“Purpose is not only emphasized in young companies, it is literally lived,” says Christoph. This even goes to the extent that startups very often define the Purpose first and only then found the company. “That’s what startups score with compared to established companies,” he sums up enthusiastically. “If you don’t deliver purpose, you can wait for talent to leave.” After all, the competition for the best minds has long begun and is also an integral part of everyday working life in Austria.
Home office, appreciation & Co. – which benefits really count
Benefits have now become the standard. Studies have shown that there is a correlation between the benefits offered and salary satisfaction. However, a distinction must be made here. It is also important to focus on the right benefits.
The cliché of the startup with fruit baskets or ping-pong tables has had its day. “We know from experience that young people in particular are no longer interested in the usual employee benefits,” says Christoph. But what is then well received?
Surveys among employees show that a lunch allowance is one of the most popular benefits. Employees attach great importance to regular, shared lunch breaks. This strengthens team spirit, promotes rest time and increases general well-being and performance. “Employers in Austria have the option of subsidizing their employees’ lunches with up to eight euros per person and per working day – tax-free,” Christoph explains. This, he says, is the largest and most attractive tax allowance. Because per year in such a way at most 1,760 euro come together, which can be granted also retrospectively for the whole year. Especially in times of high inflation, this is not only a meaningful measure of relief for employees, but also a worthwhile alternative compared to a salary increase. What many also do not know: By granting a lunch allowance, the employer can save on non-wage labor costs and the employees also keep more in their wallets due to the tax exemption. “Especially for startups, which usually don’t have a canteen or similar catering options, digital meal vouchers are therefore a very attractive benefit solution,” concludes Christoph. It has also been proven that they promote a balanced diet at the workplace.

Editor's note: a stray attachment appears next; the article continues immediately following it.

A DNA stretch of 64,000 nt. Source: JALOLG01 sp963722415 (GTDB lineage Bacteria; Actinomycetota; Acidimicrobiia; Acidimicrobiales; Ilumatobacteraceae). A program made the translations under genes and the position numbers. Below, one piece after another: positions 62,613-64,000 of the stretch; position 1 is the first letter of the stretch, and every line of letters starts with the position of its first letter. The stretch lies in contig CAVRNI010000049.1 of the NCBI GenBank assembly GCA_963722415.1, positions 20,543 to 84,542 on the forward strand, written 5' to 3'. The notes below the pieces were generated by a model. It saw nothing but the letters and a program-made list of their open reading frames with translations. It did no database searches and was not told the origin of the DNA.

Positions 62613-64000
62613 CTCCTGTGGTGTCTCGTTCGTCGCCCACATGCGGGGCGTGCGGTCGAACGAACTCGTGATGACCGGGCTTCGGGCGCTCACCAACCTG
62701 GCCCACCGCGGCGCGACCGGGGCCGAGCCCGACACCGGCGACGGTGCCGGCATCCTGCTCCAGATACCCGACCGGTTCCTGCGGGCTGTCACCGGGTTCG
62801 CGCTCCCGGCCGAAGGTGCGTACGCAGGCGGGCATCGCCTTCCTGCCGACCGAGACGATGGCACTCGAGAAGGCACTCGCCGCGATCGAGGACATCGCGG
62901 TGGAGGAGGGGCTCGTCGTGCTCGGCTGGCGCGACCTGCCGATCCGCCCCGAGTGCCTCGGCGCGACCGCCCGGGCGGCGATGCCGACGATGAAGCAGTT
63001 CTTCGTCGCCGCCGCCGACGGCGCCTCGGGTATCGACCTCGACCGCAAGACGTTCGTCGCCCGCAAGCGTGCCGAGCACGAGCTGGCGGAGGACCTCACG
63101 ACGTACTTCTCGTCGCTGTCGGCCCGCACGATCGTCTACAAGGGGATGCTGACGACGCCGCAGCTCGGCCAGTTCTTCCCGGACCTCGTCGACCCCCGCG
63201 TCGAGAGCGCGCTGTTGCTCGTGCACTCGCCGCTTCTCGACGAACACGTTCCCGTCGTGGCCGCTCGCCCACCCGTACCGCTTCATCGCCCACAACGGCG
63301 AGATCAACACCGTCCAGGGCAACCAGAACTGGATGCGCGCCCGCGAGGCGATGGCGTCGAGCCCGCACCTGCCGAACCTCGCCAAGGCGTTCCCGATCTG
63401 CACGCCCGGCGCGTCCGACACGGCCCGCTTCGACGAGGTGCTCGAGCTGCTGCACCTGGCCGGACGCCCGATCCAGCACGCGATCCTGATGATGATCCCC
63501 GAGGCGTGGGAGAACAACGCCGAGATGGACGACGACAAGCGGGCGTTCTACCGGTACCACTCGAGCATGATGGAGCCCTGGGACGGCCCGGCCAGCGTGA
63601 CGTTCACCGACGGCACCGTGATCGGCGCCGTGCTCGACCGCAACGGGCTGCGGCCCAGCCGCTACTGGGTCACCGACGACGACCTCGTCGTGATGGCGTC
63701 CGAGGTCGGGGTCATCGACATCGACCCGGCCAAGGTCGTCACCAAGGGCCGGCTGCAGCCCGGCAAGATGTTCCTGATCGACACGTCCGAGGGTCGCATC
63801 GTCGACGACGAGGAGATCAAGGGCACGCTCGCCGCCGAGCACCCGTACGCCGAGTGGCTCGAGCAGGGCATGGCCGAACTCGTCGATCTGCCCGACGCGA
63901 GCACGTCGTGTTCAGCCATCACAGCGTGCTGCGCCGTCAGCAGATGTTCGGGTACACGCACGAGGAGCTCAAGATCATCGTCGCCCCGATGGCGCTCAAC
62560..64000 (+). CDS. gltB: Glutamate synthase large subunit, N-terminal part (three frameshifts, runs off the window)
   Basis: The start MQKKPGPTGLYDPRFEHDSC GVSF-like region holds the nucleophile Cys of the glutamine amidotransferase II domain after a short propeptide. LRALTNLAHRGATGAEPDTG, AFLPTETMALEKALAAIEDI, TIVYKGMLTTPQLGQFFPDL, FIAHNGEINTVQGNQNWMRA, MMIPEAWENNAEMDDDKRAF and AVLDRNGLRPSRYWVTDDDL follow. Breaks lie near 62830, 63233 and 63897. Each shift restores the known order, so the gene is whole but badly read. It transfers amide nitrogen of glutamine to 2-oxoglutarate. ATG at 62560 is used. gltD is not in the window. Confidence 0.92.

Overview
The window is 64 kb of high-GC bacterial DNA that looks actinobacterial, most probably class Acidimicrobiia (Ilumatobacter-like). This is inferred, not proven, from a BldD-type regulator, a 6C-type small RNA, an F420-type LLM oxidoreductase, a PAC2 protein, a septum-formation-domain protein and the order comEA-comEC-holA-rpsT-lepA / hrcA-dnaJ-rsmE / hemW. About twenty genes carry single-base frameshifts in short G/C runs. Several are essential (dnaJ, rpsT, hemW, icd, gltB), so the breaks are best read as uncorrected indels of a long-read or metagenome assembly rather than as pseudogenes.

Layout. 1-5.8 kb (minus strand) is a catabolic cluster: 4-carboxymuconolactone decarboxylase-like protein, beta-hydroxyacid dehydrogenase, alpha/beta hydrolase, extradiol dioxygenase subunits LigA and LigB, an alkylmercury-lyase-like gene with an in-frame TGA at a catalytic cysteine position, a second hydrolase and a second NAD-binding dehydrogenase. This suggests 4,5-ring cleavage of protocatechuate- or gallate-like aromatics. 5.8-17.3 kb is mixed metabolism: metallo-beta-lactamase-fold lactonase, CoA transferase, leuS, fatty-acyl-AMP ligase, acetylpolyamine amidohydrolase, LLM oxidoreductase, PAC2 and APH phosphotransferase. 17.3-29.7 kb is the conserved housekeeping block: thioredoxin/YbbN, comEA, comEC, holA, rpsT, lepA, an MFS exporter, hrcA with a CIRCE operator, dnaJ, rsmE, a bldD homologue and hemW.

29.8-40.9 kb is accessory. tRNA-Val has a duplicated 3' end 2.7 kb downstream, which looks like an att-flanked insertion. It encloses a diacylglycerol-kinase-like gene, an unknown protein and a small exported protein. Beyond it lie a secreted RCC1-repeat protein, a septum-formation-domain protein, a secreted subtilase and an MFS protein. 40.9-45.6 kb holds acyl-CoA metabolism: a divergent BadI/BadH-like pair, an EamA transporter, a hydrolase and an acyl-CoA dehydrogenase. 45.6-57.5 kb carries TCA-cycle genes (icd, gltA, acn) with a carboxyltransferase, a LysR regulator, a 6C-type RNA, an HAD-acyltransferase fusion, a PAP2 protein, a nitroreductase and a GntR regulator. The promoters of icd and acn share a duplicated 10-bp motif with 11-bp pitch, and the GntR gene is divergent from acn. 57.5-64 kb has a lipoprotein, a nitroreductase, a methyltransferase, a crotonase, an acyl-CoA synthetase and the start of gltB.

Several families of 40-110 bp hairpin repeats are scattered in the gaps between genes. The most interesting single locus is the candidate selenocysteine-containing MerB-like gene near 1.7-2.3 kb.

The most important benefits also include the intangible conditions of the job – first and foremost the corporate culture, the scope of duties and the behavior of superiors. Flexible working hours, home office options and support with childcare are also important for a good work-life balance. Furthermore, further training, individual development opportunities and even bringing dogs into the office are in demand.
“The big picture and the general operation of the company ultimately carry more weight than the monthly salary in the account. If you only come for the salary, you’ll also leave for the money,” concludes Christoph. The same applies to a large number of benefits, which in reality do not meet the needs of the employees. Although these play an important role as an additional incentive system, they are not the only factors that have a noticeable impact, Christoph emphasizes. Above all, the tax-free lunch allowance, flexibility in the workplace and soft factors, such as those offered predominantly by startups, could positively influence motivation and job satisfaction.
Image: Portrait Edenred Austria Managing Director Christoph Monschein © Philipp Zeppelzauer